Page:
(Bloomberg) -- Thousands of dollars in bribe payments from oil trader Vitol Group were handed over to a Mexican oil official in a Houston parking lot, a federal jury in Brooklyn, New York, heard on Monday.

The revelation is the latest from the trial of former Vitol trader Javier Aguilar to lift the lid on bribery in the commodity trading industry. Companies like Vitol have for years tried to shake off the popular image of deals won with brown envelopes full of cash, but five weeks of testimony has demonstrated that, in some cases, it has remained remarkably accurate.

Gonzalo Guzman, a former manager at a subsidiary of Mexico’s state oil company Pemex, testified that he received at least a dozen cash payments of up to $9,500 from Vitol via a middleman, including some that he picked up in the car park just outside his Houston office. Some of the handovers involved stacks of bills stuffed into medicine boxes or envelopes.

Guzman and his former colleague Carlos Espinosa said they received about $600,000 in bribes in exchange for confidential information to help Vitol win a deal for the supply of ethane to the Mexican state-owned oil company.

Vitol, the world’s largest independent oil trader, in 2020 admitted to having paid bribes in Mexico, Ecuador and Brazil and agreed to cooperate with the US government. Aguilar, who’s accused of directing the Vitol bribe payments, denies the government’s charges.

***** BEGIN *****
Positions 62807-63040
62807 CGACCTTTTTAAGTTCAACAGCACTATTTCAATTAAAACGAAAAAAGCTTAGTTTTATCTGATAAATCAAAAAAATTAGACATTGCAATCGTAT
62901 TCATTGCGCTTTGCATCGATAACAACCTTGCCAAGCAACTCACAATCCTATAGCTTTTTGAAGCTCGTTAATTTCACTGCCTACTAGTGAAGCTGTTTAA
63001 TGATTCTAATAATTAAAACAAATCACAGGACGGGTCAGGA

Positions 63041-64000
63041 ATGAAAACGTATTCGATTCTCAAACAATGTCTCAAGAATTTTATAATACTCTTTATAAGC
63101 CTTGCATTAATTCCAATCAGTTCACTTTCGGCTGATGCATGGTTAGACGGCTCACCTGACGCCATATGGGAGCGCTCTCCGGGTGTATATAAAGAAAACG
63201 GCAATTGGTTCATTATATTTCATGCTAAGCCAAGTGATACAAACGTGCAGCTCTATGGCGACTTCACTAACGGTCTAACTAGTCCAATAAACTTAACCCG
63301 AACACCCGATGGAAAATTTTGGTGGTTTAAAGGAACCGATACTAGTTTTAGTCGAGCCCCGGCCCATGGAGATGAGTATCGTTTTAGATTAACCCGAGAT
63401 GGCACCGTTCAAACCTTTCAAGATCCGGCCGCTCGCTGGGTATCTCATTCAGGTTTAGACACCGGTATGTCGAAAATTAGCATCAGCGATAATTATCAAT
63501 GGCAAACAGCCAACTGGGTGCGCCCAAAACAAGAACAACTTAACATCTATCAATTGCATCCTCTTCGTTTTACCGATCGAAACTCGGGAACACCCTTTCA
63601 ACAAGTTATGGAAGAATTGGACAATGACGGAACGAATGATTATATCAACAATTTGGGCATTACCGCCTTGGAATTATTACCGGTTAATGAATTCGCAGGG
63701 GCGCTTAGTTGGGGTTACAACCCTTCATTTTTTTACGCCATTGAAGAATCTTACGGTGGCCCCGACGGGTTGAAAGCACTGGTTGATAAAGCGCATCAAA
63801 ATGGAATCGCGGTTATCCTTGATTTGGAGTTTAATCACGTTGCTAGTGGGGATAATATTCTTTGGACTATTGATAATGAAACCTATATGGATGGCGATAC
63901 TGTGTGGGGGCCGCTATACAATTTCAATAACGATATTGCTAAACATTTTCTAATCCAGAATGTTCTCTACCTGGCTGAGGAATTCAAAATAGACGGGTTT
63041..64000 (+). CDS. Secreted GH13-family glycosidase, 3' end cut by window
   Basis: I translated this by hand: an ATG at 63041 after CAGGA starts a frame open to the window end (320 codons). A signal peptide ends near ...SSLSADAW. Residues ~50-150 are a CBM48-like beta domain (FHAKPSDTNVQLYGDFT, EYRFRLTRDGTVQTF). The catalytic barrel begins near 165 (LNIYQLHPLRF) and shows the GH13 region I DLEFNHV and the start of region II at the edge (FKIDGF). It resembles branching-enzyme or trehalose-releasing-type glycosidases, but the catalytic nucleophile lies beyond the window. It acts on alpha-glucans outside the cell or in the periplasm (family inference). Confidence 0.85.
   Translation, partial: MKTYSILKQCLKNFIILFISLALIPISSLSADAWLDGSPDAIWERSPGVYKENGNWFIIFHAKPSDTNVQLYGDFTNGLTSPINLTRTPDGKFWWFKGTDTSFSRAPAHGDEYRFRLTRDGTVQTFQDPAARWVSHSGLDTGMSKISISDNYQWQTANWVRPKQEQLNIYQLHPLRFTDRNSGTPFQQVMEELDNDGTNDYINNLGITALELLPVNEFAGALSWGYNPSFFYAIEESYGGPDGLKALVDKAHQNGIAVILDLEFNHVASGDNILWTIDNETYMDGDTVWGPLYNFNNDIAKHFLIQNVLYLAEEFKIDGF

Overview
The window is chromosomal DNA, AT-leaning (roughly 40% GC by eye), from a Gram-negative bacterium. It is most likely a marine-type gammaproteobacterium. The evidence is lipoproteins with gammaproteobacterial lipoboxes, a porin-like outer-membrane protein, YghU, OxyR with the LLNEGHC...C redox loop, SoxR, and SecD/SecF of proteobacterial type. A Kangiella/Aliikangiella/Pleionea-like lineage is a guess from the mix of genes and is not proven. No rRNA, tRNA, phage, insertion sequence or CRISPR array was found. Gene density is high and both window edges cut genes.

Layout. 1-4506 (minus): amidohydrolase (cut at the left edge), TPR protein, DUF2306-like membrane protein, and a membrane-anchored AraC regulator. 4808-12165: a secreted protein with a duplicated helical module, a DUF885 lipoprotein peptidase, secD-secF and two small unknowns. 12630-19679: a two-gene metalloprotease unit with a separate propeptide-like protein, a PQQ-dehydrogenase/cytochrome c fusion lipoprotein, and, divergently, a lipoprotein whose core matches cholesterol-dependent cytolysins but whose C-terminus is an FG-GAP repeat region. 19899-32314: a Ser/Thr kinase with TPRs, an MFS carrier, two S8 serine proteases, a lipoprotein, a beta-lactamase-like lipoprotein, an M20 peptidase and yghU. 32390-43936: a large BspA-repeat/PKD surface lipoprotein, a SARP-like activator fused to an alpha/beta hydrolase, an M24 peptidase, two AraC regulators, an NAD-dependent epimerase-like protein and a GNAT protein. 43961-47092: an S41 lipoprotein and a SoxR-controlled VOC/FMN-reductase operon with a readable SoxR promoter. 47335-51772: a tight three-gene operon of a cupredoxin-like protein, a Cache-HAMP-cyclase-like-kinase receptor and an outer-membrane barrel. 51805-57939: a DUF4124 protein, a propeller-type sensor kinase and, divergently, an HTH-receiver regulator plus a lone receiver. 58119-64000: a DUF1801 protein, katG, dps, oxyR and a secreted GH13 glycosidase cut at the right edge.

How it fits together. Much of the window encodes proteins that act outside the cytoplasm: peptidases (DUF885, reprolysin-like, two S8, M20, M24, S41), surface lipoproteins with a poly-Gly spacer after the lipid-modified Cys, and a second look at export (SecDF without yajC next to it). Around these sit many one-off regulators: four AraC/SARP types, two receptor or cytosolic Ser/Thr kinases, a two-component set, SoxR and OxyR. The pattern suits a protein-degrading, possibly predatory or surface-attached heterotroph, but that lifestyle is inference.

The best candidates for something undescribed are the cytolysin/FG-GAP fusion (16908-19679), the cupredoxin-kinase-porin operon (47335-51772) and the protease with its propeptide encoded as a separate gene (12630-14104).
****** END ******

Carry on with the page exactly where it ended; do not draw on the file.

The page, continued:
Guzman testified he and Espinosa met twice with Aguilar at Houston’s St. Regis Hotel, where they discussed supplying Vitol with confidential information about a tender for the procurement of ethane. Guzman and Espinosa have pleaded guilty to violating US anti-bribery laws and are cooperating with the US.

The jury heard that Aguilar paid the former Pemex executives through Christian Cazarin, a middleman based in Mexico. Guzman and Cazarin exchanged coded WhatsApp messages about pending payments from Vitol, the jury heard. “Can you bring a box of Riopan?” Guzman asked Cazarin in October 2017. “When are you arriving with the medicine?”

When prosecutor Matthew Galeotti asked Guzman what he meant by “a box of Riopan,” and by “medicine,” Guzman told jurors, “That was a code that we used usually to refer to cash to be handed and which could be in the amount between 9 and 10,000.”

Guzman also testified that he arranged meetings at the airport in Mexico City and at the Pemex Procurement International parking lot in Houston to receive cash payments in US dollars and Mexican pesos. “There are 416 Mexicans, around 21 gringos at the party,” Cazarin told Guzman in another coded message from December 2017. Guzman said this referred to 416,000 Mexican pesos ($24,000) or $21,000. 

Cazarin, who owned five shell companies involved in the scheme, pleaded guilty to violating US anti-bribery laws in October 2023.

The case is: US v. Aguilar, 20-CR-390, Eastern District of New York (Brooklyn).

--With assistance from Jack Farchy, Patricia Hurtado and Simon Casey.

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